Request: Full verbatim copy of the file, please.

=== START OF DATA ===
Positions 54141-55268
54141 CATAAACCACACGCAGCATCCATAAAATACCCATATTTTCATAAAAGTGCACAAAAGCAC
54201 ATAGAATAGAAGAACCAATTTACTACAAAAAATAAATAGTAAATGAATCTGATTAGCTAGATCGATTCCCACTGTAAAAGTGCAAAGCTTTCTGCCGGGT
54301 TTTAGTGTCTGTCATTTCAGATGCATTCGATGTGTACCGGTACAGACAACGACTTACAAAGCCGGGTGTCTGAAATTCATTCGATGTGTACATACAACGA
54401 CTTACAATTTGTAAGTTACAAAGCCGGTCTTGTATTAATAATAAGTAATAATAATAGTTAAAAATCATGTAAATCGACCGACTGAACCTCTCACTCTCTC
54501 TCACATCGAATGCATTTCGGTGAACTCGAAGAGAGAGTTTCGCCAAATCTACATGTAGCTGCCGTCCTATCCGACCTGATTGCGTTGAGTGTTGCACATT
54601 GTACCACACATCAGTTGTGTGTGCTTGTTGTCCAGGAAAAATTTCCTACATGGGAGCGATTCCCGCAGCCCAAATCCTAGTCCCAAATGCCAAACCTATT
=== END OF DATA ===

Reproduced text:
Positions 54141-55268
54141 CATAAACCACACGCAGCATCCATAAAATACCCATATTTTCATAAAAGTGCACAAAAGCAC
54201 ATAGAATAGAAGAACCAATTTACTACAAAAAATAAATAGTAAATGAATCTGATTAGCTAGATCGATTCCCACTGTAAAAGTGCAAAGCTTTCTGCCGGGT
54301 TTTAGTGTCTGTCATTTCAGATGCATTCGATGTGTACCGGTACAGACAACGACTTACAAAGCCGGGTGTCTGAAATTCATTCGATGTGTACATACAACGA
54401 CTTACAATTTGTAAGTTACAAAGCCGGTCTTGTATTAATAATAAGTAATAATAATAGTTAAAAATCATGTAAATCGACCGACTGAACCTCTCACTCTCTC
54501 TCACATCGAATGCATTTCGGTGAACTCGAAGAGAGAGTTTCGCCAAATCTACATGTAGCTGCCGTCCTATCCGACCTGATTGCGTTGAGTGTTGCACATT
54601 GTACCACACATCAGTTGTGTGTGCTTGTTGTCCAGGAAAAATTTCCTACATGGGAGCGATTCCCGCAGCCCAAATCCTAGTCCCAAATGCCAAACCTATT